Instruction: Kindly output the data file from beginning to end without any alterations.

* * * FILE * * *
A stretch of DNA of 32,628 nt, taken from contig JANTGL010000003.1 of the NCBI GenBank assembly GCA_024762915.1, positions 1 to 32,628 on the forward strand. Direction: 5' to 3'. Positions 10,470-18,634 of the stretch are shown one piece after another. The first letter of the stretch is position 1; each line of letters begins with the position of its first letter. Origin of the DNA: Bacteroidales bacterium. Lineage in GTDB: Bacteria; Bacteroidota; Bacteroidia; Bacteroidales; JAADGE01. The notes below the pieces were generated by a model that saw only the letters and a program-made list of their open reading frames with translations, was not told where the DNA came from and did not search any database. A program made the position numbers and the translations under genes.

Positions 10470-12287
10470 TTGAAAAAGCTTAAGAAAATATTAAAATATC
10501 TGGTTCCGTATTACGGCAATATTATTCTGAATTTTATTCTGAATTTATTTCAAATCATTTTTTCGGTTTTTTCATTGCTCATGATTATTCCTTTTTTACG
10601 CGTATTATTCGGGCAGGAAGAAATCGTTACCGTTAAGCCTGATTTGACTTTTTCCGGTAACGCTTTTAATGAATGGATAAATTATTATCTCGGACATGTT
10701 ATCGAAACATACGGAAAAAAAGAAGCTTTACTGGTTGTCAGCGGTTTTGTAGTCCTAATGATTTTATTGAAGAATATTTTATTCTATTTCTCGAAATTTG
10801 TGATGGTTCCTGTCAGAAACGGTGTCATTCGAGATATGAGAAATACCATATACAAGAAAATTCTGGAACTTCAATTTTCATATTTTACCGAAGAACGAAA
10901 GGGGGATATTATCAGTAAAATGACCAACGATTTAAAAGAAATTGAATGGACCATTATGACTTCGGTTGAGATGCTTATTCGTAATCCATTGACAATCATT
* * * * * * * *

A stretch of DNA of 32,628 nt, taken from contig JANTGL010000003.1 of the NCBI GenBank assembly GCA_024762915.1, positions 1 to 32,628 on the forward strand. Direction: 5' to 3'. Positions 10,470-18,634 of the stretch are shown one piece after another. The first letter of the stretch is position 1; each line of letters begins with the position of its first letter. Origin of the DNA: Bacteroidales bacterium. Lineage in GTDB: Bacteria; Bacteroidota; Bacteroidia; Bacteroidales; JAADGE01. The notes below the pieces were generated by a model that saw only the letters and a program-made list of their open reading frames with translations, was not told where the DNA came from and did not search any database. A program made the position numbers and the translations under genes.

Positions 10470-12287
10470 TTGAAAAAGCTTAAGAAAATATTAAAATATC
10501 TGGTTCCGTATTACGGCAATATTATTCTGAATTTTATTCTGAATTTATTTCAAATCATTTTTTCGGTTTTTTCATTGCTCATGATTATTCCTTTTTTACG
10601 CGTATTATTCGGGCAGGAAGAAATCGTTACCGTTAAGCCTGATTTGACTTTTTCCGGTAACGCTTTTAATGAATGGATAAATTATTATCTCGGACATGTT
10701 ATCGAAACATACGGAAAAAAAGAAGCTTTACTGGTTGTCAGCGGTTTTGTAGTCCTAATGATTTTATTGAAGAATATTTTATTCTATTTCTCGAAATTTG
10801 TGATGGTTCCTGTCAGAAACGGTGTCATTCGAGATATGAGAAATACCATATACAAGAAAATTCTGGAACTTCAATTTTCATATTTTACCGAAGAACGAAA
10901 GGGGGATATTATCAGTAAAATGACCAACGATTTAAAAGAAATTGAATGGACCATTATGACTTCGGTTGAGATGCTTATTCGTAATCCATTGACAATCATT